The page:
5 January 2013

Zimbabwe: Nation to Receive Normal Rains Until April - Met Office

Zimbabwe should brace for continued rainfall till the end of April, the Meteorological Services Department has said. Speaking at a Rainfall Season Update meeting yesterday, acting deputy director operations Mr Terence Mushore said the country would receive normal to above normal rains until the end of April.

"What is most exciting is that unlike in the previous August forecast, Region 3 which includes Matabeleland South, most of the Midlands province and parts of Manicaland will be receiving normal to above normal rainfall," he said.

In August, Region 3 was projected to receive below normal to normal rainfall.

Senior meteorologists present at the meeting were, however, quick to point out that the rains would not be evenly distributed within the said period.

Agro-meteorologist head, Mr John Mupuro said the country had been receiving good rains since the onset of the current season, which in most areas began at the end of November last year.

"Since the onset, to date we have had fair distribution both in time and place for rainfall save for Masvingo and Matabeleland South.

"By last week weather stations had received enough data but as of today, West Nicholson and Kezi are among the few areas that had not received anything," he said.

The country has, however, been warned that dry spells and tropical cyclones, which can bring tremendous alterations to rainfall patterns were not part of the forecast and could spring up at any moment.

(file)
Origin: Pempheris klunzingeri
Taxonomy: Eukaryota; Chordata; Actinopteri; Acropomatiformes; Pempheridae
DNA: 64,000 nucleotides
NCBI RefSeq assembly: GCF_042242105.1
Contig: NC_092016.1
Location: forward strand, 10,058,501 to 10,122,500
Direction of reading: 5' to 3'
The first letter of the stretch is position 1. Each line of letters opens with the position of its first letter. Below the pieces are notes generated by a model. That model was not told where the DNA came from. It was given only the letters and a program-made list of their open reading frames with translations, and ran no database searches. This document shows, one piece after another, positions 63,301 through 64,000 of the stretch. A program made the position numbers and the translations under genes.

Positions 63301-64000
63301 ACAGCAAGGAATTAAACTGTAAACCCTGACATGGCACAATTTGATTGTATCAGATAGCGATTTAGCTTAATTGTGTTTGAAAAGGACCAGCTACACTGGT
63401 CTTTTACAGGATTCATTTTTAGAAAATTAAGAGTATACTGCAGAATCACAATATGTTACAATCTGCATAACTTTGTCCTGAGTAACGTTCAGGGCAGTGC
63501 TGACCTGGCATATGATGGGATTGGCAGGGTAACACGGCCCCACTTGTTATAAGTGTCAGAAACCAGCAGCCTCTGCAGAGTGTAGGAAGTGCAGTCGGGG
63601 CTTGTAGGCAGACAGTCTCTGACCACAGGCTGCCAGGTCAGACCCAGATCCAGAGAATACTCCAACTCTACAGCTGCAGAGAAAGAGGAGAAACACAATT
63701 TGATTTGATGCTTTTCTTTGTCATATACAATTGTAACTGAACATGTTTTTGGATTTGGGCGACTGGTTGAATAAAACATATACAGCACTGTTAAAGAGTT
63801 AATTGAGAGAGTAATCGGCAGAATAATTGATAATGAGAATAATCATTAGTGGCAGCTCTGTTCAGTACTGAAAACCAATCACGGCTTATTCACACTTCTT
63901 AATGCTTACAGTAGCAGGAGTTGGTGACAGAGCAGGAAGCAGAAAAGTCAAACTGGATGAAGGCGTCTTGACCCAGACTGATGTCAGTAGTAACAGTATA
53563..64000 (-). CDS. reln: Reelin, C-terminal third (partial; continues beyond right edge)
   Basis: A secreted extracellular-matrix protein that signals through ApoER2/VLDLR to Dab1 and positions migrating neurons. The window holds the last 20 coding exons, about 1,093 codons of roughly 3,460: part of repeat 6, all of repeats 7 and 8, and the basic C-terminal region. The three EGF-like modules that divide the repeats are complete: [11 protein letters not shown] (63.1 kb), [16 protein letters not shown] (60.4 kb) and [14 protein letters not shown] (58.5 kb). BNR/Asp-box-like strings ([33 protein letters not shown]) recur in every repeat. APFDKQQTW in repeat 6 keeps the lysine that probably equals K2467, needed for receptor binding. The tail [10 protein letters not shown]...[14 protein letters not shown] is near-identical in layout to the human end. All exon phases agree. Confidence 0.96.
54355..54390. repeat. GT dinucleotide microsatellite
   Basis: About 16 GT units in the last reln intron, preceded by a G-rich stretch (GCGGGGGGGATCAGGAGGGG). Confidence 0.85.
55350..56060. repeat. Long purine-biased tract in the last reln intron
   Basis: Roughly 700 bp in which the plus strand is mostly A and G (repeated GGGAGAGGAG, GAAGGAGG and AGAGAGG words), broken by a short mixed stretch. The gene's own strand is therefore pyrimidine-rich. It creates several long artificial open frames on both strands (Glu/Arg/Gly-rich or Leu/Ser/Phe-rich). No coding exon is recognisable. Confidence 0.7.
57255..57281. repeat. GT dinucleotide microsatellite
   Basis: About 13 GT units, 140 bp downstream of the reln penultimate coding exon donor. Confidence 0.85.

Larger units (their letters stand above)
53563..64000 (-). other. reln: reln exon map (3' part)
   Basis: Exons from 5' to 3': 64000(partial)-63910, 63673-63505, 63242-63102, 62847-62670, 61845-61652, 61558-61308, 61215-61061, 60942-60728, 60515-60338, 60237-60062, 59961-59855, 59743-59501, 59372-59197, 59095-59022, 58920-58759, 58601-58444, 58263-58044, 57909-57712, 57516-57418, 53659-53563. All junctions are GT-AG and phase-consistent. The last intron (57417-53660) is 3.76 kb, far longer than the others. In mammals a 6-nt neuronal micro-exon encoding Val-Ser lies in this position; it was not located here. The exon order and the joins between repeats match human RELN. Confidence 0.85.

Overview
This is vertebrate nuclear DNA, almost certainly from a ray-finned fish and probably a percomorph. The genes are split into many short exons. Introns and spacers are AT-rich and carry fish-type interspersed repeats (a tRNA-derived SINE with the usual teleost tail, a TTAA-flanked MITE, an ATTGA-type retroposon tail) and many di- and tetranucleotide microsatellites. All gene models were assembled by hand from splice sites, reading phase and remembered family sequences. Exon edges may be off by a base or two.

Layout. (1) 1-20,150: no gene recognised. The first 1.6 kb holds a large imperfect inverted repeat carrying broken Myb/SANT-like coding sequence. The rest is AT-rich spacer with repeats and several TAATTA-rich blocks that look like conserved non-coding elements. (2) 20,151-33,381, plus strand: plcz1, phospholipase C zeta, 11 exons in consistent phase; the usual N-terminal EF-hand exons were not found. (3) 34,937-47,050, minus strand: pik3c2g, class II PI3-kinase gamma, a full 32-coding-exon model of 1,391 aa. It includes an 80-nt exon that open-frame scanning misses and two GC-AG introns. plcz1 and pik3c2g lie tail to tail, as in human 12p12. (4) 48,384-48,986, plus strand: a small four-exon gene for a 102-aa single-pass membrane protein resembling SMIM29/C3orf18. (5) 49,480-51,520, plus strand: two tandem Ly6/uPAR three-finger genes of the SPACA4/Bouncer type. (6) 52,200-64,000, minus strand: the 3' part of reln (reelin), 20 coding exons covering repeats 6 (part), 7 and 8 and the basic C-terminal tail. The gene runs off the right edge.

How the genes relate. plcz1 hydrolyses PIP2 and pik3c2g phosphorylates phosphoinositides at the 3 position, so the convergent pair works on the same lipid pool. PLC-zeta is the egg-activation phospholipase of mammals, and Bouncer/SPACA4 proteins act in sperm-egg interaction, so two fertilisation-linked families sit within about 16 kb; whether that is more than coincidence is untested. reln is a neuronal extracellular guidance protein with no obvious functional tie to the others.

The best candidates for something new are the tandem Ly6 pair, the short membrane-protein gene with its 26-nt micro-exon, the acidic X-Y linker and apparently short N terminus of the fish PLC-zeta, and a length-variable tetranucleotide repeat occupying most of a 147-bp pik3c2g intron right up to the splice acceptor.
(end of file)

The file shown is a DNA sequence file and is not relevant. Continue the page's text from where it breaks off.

Farmers have therefore been urged to constantly approach the Met Services Department for further information and updates on weather patterns.

Met officer Mr Jephias Mugumbate said Hwange had recorded the highest amount of rainfall - 446mm so far, while the southern part of the country had received the lowest amounts.

Yesterday's revelations come as a relief to farmers who were battling to make planting decisions following the late reception of rains.

Agronomist Ms Tamburiro Pasipanodya urged farmers to plant short season maize, cowpeas, beans, small grains and sweet potatoes.

She said in light of the projected increase in moisture activity farmers ought to be careful in their application of fertiliser so that plants could be given enough time to benefit.

Ms Pasipanodya urged Government to facilitate the release of the producer prices and help farmers successfully market their products so that they get maximum returns for their produce as there was unlikely to be significant changes in yield as the rains had come mid-season.

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